Cameron Contracting has applied to construct two four-unit multi-family buildings at 2800 Arden Rd. Scott Stanfield photo

Cameron Contracting has applied to construct two four-unit multi-family buildings at 2800 Arden Rd. Scott Stanfield photo

Residents say multi-unit proposal in west Courtenay breaching covenants

Area residents are taking issue with a proposed multi-unit project that brings covenants into question on a property in west Courtenay.

Council is in the process of considering a development permit, with variances, to allow Cameron Contracting to construct a pair of four-unit multi-family buildings at 2800 Arden Rd. A covenant — meant to facilitate a seven-unit development — needs to be amended to allow the eight units, as well as the building form and fence requirements.

“We’ve asked for a couple of relaxations on the covenants to support the neighbours,” said Don Cameron, president of Cameron Contracting, noting eight units are a function of how the buildings line up. “It’s a complicated site.”

Ian Buck, the city’s director of development services, said the story dates back to a 2010 application. The property was zoned multi-family. The intent was that Habitat for Humanity would buy it at a low price, or receive it for a nominal fee. However, the location was too far from services to be viable for Habitat’s model of housing low-income families with children.

“That’s not entirely true,” said Brent Toohey, who lives across the street from the proposed development. “If the land was freely given to them, or for a nominal fee, I’m sure that would change the tune a bit, because Habitat for Humanity doesn’t rely on bus services…That’s one of the flaws in this whole thing. It’s been developed and handled the wrong way. Who’s held accountable?”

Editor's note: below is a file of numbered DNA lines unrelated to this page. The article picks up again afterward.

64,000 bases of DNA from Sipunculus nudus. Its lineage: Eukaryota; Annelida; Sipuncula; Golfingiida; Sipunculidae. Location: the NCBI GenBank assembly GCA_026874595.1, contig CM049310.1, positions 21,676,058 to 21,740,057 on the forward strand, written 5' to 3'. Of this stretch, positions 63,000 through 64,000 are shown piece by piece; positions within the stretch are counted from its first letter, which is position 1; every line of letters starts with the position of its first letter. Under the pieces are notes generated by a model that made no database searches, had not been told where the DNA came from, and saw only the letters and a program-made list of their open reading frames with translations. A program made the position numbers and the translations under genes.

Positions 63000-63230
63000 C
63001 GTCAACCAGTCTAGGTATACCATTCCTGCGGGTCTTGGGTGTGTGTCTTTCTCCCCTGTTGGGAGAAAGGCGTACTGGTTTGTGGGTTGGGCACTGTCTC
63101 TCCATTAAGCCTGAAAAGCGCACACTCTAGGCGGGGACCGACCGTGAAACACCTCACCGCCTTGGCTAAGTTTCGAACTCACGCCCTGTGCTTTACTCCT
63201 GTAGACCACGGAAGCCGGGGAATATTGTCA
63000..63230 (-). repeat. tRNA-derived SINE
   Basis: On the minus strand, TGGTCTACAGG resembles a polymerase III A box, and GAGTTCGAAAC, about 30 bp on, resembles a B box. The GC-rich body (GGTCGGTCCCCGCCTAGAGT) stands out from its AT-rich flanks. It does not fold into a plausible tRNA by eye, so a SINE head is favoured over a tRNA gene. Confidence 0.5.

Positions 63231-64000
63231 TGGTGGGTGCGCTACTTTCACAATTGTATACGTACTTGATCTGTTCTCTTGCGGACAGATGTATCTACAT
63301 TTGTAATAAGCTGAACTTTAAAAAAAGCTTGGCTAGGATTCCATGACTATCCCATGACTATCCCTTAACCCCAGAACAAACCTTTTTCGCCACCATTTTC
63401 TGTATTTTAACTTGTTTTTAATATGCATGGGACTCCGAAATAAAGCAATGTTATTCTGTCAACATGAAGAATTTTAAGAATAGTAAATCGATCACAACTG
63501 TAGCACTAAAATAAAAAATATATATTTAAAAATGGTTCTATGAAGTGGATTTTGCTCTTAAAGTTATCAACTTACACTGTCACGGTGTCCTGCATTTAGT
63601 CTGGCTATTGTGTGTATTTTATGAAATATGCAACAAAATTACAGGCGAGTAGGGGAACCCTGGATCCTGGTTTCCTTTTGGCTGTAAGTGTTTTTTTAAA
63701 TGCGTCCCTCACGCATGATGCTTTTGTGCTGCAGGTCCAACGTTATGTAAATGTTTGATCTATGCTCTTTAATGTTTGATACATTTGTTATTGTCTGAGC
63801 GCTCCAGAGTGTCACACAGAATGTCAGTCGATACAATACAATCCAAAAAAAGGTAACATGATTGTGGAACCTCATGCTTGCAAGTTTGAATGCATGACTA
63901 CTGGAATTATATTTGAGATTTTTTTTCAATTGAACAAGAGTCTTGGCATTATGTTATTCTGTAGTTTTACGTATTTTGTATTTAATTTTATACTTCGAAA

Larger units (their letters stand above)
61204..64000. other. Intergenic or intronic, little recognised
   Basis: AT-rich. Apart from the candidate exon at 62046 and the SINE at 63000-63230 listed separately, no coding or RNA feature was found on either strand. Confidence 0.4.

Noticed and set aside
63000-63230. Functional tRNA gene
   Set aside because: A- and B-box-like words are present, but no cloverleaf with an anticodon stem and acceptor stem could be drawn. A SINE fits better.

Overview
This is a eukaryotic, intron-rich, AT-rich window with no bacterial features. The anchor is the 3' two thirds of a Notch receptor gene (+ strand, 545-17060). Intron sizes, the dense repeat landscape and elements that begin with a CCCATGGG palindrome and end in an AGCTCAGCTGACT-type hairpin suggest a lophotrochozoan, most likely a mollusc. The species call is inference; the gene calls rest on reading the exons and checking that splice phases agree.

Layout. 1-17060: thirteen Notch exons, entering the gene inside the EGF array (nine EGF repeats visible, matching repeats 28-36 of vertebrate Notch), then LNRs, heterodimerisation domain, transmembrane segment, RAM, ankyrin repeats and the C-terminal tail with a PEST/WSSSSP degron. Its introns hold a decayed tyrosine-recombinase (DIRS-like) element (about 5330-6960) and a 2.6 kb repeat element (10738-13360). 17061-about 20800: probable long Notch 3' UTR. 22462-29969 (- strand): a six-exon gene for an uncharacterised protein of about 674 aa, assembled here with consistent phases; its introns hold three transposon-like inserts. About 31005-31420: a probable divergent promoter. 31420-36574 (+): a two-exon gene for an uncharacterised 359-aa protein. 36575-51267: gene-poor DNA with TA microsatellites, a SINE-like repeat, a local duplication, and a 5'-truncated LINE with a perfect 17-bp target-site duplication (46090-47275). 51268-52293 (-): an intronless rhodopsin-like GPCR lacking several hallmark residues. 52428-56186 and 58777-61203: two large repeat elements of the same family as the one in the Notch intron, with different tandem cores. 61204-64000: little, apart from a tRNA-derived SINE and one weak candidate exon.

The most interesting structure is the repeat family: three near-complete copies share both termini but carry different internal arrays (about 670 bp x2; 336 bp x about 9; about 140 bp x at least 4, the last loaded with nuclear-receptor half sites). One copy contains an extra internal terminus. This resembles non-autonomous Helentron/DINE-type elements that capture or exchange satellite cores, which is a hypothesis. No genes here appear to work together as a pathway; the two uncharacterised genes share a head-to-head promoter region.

Ron Zilkie, who lives next door to the site, finds it odd to have a multi-family development in a rural neighbourhood. He notes there are eight covenants in place.

“He’s (Cameron) breaching all the covenants that were put in place,” Zilkie said. “That’s what’s protecting me and the neighbourhood…It’s very disappointing.”

One of his biggest concerns is the height of the building, which he said will be three storeys. Buck, however, said it will look like a two-storey duplex if viewed from street level.

“Technically, you’re not supposed to alter the lay of the land,” Zilkie said. “He’s bringing it up seven feet.”

Cameron said the lie of the land and the architectural restrictions forced the company to add a walkout basement provision.

He also notes neighbours asked the company to change the fence lines on one side.

“The form and character of this building is similar to what we’ve been building in that neighbourhood for the last three years,” Cameron said.

Toohey and Zilkie both took part in the city’s first virtual set of public hearings Dec. 14. Several residents spoke about 2800 Arden Rd. A neighbourhood petition has garnered 30 signatures against the project.

Council is expected to further discuss the application in January.